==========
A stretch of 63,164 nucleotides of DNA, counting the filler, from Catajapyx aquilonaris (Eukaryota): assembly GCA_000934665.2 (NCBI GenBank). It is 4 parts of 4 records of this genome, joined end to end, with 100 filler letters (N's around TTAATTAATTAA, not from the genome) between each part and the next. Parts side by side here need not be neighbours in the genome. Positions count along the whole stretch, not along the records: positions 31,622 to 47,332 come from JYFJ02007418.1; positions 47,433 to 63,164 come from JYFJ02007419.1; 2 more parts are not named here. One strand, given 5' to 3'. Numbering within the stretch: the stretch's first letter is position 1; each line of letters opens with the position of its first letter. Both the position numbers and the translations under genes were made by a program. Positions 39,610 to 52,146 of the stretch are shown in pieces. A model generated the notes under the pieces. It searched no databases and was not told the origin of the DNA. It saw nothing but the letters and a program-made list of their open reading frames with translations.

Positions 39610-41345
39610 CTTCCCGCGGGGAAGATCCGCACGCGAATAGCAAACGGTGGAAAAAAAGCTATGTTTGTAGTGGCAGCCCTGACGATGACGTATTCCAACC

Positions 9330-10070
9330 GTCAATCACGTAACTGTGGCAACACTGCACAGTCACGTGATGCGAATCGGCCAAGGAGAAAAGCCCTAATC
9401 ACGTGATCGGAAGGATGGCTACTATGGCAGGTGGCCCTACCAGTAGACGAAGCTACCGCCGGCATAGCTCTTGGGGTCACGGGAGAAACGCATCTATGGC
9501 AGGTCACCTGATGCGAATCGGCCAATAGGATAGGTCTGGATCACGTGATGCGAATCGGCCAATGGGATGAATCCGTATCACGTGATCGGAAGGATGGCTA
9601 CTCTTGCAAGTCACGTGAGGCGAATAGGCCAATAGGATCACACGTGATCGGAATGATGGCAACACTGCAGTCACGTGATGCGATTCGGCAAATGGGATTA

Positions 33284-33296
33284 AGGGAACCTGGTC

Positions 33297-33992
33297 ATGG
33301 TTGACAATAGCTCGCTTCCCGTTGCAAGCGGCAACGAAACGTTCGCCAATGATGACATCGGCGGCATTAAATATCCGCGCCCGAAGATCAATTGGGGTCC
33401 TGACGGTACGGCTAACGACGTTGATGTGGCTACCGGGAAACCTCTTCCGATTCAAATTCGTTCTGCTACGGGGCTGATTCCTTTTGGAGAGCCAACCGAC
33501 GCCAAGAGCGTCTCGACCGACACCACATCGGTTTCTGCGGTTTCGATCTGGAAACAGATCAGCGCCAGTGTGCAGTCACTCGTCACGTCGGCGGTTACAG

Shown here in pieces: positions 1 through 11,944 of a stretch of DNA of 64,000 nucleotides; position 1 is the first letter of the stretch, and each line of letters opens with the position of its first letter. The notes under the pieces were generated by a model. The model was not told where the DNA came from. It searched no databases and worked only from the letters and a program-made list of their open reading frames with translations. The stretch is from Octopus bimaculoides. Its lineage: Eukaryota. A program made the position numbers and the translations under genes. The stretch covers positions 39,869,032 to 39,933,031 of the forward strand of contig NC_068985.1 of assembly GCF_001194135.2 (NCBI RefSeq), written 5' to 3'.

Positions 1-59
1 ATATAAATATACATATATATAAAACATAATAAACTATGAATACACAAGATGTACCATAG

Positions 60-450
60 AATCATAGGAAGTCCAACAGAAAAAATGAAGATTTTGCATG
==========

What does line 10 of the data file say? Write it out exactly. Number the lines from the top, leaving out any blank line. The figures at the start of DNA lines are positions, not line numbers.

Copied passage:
33284 AGGGAACCTGGTC